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Microevolution of bank voles (Myodes glareolus) at neutral and immune-related genes during multiannual dynamic cycles: Consequences for Puumala hantavirus epidemiology

Dubois, Adelaïde, Galan, Maxime, Cosson, Jean-François, Gauffre, Bertrand, Henttonen, Heikki, Niemimaa, Jukka, Razzauti, Maria, Voutilainen, Liina, Vitalis, Renaud, Guivier, Emmanuel, Charbonnel, Nathalie
Infection, genetics, and evolution 2017 v.49 pp. 318-329
infectious diseases, epidemiology, humans, evolution, Orthohantavirus, Clethrionomys glareolus, gene flow, voles, genes, genetic drift, genotype, genetic variation, population size, genetic polymorphism, population dynamics, fever, Finland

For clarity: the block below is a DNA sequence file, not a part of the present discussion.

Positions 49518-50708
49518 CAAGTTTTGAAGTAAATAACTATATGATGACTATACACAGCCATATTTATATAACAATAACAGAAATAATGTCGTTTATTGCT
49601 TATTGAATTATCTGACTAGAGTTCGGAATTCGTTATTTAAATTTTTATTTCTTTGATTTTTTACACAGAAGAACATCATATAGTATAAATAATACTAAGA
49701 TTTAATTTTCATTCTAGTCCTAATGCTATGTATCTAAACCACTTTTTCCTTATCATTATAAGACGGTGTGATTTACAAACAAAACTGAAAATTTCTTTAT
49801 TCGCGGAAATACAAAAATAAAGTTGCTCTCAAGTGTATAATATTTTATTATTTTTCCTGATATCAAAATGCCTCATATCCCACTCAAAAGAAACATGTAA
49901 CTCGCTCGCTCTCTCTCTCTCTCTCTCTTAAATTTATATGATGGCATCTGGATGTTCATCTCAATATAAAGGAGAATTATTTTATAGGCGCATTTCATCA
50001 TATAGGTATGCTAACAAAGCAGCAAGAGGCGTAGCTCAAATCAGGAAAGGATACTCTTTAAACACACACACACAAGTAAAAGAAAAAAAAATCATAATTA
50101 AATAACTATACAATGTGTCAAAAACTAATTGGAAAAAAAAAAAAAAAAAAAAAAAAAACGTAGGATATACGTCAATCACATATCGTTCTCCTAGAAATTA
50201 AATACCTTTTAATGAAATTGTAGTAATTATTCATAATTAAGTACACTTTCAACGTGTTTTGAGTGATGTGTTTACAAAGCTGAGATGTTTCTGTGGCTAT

Understanding how host dynamics, including variations of population size and dispersal, may affect the epidemiology of infectious diseases through ecological and evolutionary processes is an active research area. Here we focus on a bank vole (Myodes glareolus) metapopulation surveyed in Finland between 2005 and 2009. Bank vole is the reservoir of Puumala hantavirus (PUUV), the agent of nephropathia epidemica (NE, a mild form of hemorrhagic fever with renal symptom) in humans. M. glareolus populations experience multiannual density fluctuations that may influence the level of genetic diversity maintained in bank voles, PUUV prevalence and NE occurrence. We examine bank vole metapopulation genetics at presumably neutral markers and immune-related genes involved in susceptibility to PUUV (Tnf-promoter, Tlr4, Tlr7 and Mx2 gene) to investigate the links between population dynamics, microevolutionary processes and PUUV epidemiology. We show that genetic drift slightly and transiently affects neutral and adaptive genetic variability within the metapopulation. Gene flow seems to counterbalance its effects during the multiannual density fluctuations. The low abundance phase may therefore be too short to impact genetic variation in the host, and consequently viral genetic diversity. Environmental heterogeneity does not seem to affect vole gene flow, which might explain the absence of spatial structure previously detected in PUUV in this area. Besides, our results suggest the role of vole dispersal on PUUV circulation through sex-specific and density-dependent movements. We find little evidence of selection acting on immune-related genes within this metapopulation. Footprint of positive selection is detected at Tlr-4 gene in 2008 only. We observe marginally significant associations between Mx2 genotype and PUUV genogroups. These results show that neutral processes seem to be the main factors affecting the evolution of these immune-related genes at a contemporary scale, although the relative effects of neutral and adaptive forces could vary temporally with density fluctuations. Immune related gene polymorphism may in turn partly influence PUUV epidemiology in this metapopulation.